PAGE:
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    Robin Reed almost 4 years ago

    We already renamed Piestewa Peak Mountain in honor of a fallen hero. Renaming a street should be easy. Its a win-win, we're honoring the Native American culture and a fallen hero. Let's get this done so we can move on to other more challenging issues facing our city.

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    J Tat Walker almost 4 years ago

    Phoenix resident since 2015 & an enrolled citizen of the Cheyenne River Sioux Tribe. As the mother of a young Native womxn growing up in this city, I am scared. The National Institute of Justice reported 4 in 5 American Indian/Alaska Native womxn (84.3%) have experienced violence in their lifetime. Stats like these are perpetuated by the squaw stereotype/hypersexualization & exacerbate the violence. If changing a street name could prevent this, even a little, why wouldn’t we change the name?

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    Jennifer Dangremond almost 4 years ago

    I support changing the name to Piestewa Peak Drive. This name change has been discussed for years; it's just time to get it done. Let's be the city that shines a light on strong Native women, not the city that contributes to marginalizing Native women by using an offensive and derogatory term on a public street.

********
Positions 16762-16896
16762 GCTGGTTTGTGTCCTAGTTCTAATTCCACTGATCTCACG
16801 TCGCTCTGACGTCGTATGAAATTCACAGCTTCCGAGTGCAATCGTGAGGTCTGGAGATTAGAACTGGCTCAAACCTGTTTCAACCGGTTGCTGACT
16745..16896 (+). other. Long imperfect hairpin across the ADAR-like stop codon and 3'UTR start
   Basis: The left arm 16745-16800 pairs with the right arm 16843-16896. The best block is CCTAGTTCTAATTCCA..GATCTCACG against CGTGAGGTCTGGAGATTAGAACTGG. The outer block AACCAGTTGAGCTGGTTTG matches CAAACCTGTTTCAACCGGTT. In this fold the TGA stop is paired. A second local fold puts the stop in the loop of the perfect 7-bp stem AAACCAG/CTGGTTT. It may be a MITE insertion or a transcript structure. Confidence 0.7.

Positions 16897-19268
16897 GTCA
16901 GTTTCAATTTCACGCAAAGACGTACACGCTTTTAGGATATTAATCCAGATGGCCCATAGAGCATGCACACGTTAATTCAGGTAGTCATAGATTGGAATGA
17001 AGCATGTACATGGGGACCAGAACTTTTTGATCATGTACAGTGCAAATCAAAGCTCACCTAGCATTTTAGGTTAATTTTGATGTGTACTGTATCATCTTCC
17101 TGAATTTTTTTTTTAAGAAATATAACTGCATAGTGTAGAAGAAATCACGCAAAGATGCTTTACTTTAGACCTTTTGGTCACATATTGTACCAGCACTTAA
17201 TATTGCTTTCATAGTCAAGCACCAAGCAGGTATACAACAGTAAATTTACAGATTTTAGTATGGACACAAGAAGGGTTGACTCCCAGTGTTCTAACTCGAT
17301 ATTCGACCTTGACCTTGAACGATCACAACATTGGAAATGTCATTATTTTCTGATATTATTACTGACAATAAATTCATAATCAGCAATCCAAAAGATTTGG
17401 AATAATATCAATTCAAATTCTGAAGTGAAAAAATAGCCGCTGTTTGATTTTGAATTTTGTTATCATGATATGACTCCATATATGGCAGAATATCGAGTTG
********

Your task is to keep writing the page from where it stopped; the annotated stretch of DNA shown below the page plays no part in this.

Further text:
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    Margot Cordova almost 4 years ago

    I support the city's action to initiate the process for removing the two offensive street names and consider replacing one with Piestewa Peak Drive and the other with either Freedom Street or Justice Street.

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    Rick Klawitter almost 4 years ago

    What is it the City Council is trying to solve? I implore our civic leaders not to fall into the trap of doing what is easy, but doing something that will positively impact our community. We are faced with REAL problems that require effort to solve. Let's focus on the core issues and solve them.